Suicide rates among young women in South Korea and Japan have seen an alarming increase this year, raising fears about the mental health impact of the Covid-19 pandemic, which has heightened economic insecurities and social isolation.
Both East Asian nations have long suffered some of the highest suicide figures in the world, but experts say the prolonged pandemic has aggravated existing trends.
They point to the documented surge in South Korea and Japan as a warning to other countries of the hidden consequences of extended social distancing measures and money worries.
Between January and June in South Korea, 1,924 girls and women died by suicide, according to the Korea Suicide Prevention Centre, representing a 7.1 per cent spike on last year.
For the first six months of the pandemic, women in their 20s in South Korea’s capital Seoul attempted suicide four to five times more frequently than any other demographic, reported the Korea Herald, citing a city official.
The figures indicate that this year’s global health disaster has accelerated an established pattern.
According to an Institute for Society and Health report in December 2019, the rise in suicides among Korean millennial women has far outpaced their male counterparts over the last 20 years.
Jang Soong-nang, a professor at the Red Cross College of Nursing and co-author of the report, told the Telegraph that the number of suicides among city-dwelling young women had jumped in part because they had become more economically vulnerable.
“The unemployment rate for women in their twenties has risen significantly, and many part time jobs have disappeared due to Covid-19,” she said.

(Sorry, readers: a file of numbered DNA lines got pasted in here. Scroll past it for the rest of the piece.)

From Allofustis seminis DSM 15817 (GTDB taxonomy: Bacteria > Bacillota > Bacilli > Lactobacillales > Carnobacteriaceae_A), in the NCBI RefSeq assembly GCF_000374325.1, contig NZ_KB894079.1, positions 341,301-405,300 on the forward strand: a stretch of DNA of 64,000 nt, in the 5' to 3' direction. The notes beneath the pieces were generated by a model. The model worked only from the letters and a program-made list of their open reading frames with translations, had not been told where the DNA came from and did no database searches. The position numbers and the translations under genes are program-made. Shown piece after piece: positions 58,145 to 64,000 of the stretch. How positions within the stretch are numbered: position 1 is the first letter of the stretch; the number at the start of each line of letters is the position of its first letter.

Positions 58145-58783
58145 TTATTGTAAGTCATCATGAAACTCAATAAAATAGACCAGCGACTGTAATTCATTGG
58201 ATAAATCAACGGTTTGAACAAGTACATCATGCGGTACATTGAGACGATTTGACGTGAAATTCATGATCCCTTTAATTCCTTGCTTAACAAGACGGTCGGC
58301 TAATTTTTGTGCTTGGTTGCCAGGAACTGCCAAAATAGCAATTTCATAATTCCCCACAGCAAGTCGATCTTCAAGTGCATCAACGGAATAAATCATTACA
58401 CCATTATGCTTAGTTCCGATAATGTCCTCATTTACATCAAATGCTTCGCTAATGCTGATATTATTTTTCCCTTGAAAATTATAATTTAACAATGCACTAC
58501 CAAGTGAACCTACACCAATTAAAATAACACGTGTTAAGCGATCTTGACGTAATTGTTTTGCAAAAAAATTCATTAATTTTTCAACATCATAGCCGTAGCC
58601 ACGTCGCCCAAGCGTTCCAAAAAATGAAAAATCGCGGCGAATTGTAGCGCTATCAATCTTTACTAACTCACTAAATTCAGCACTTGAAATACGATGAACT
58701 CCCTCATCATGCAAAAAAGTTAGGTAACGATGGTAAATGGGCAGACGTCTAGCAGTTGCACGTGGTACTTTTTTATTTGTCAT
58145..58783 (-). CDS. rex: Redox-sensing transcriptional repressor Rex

“The proportion of single-person households among women in their twenties is increasing, and there is a high possibility that they will suffer in a situation where debt is quite high,” Prof Jang added.
“In addition, the culture of gender discrimination and gender segregation in employment, marriage, pregnancy and child-rearing, that is deeply rooted in Korean society, can make life more difficult.”
Jin Wook-shin, a sociology professor at Chung-Ang University, said the rise could be linked to the “special structural challenges” faced by Korea’s young people.
“The chances of having a ‘good job’ and ‘decent work’ are much less than in the past. Even if you get a good job, there is a high risk of being fired.”
This, and unaffordable housing left young people with the feeling that there was “no hope,” he warned.
“We may call it ‘inequality of disaster’. Those who were already in more difficult situations before the corona pandemic are more likely to be exposed to unemployment, poverty, declining income, social isolation, and crisis of care.”
In Japan, the number of suicides in October alone was 2,153 - eclipsing the nation’s Covid-19 death toll of 2,141 for the entire year.
The stand-out demographic in the soaring figures was young women, where the rate among the under-40s was double the mean average for the last three years, said Michiko Ueda, an associate political sciences professor at Waseda University.
Women were not only bearing the brunt of job losses, but also the pressure of additional household chores, she argued. “The burden of childcare and household chores falls mainly on women.”
Prof Ueda also attributed a spate of high profile celebrity suicides as an influencing factor, most likely exacerbated by the on-going stigma surrounding mental health issues in Japan.
She urged the government to target subsidies towards the most vulnerable and set up a single national helpline as it was “almost impossible” to reach existing hotlines.
Koki Ozora, a 21-year-old student who in March launched Anata no Ibasho - “a place for you” -which is a 24-hour text messaging counselling service, said about 80% of an average 200 daily messages were women.
“The most important thing is to tackle loneliness..the government should appoint a minister of loneliness and fight it nationally,” he said.